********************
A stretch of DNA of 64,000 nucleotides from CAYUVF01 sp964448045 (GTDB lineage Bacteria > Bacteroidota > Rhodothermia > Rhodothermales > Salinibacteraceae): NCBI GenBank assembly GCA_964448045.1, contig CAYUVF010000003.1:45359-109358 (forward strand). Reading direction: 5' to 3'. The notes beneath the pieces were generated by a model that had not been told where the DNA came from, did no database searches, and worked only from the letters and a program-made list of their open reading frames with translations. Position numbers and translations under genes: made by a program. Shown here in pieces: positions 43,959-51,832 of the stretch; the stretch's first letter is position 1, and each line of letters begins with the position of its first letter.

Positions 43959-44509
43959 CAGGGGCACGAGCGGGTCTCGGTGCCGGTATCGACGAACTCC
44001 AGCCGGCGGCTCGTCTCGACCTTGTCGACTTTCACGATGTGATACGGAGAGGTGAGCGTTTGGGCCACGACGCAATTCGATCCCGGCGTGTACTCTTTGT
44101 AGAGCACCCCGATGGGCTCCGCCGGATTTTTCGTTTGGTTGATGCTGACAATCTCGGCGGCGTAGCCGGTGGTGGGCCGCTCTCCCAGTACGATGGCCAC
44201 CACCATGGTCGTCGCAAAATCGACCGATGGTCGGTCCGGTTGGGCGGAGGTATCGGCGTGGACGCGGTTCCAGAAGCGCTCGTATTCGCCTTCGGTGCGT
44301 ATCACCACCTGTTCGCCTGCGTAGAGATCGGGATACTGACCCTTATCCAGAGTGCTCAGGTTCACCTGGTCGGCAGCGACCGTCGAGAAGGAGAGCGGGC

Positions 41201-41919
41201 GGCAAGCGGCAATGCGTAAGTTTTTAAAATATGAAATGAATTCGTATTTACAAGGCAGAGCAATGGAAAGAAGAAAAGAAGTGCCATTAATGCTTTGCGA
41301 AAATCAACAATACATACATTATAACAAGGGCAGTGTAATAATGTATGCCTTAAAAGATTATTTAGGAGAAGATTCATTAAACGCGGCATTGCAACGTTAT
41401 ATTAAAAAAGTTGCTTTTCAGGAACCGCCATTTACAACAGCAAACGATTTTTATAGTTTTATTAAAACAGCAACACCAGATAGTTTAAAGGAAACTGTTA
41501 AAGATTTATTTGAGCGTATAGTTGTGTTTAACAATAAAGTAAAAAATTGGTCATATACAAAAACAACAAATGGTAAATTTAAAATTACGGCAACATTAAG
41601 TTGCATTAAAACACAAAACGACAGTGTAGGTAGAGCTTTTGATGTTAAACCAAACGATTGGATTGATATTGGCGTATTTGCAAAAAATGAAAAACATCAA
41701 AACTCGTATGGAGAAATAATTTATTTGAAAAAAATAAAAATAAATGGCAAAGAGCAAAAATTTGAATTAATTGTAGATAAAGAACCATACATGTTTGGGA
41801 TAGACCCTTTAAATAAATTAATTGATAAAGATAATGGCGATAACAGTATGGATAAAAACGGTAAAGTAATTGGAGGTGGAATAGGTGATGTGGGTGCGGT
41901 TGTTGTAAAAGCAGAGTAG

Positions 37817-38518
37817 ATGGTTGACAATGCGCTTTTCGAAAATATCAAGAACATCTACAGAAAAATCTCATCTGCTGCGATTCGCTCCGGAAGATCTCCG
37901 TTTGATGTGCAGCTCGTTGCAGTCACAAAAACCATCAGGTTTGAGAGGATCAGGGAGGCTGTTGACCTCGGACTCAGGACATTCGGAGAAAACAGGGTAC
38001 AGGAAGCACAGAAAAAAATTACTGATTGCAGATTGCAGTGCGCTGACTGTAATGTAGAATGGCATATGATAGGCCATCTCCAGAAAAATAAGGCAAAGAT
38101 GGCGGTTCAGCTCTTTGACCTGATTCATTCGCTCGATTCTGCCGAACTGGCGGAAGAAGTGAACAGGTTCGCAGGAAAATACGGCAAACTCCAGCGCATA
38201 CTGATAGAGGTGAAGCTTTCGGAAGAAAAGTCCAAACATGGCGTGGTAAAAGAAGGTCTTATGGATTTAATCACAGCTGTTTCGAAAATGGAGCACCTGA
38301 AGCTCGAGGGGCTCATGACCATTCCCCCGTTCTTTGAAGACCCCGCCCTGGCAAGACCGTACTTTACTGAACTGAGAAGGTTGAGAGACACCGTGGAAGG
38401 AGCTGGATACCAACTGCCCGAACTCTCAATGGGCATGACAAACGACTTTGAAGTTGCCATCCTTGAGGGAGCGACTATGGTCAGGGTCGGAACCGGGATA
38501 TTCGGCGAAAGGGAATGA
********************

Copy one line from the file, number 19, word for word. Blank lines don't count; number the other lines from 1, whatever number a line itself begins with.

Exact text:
37901 TTTGATGTGCAGCTCGTTGCAGTCACAAAAACCATCAGGTTTGAGAGGATCAGGGAGGCTGTTGACCTCGGACTCAGGACATTCGGAGAAAACAGGGTAC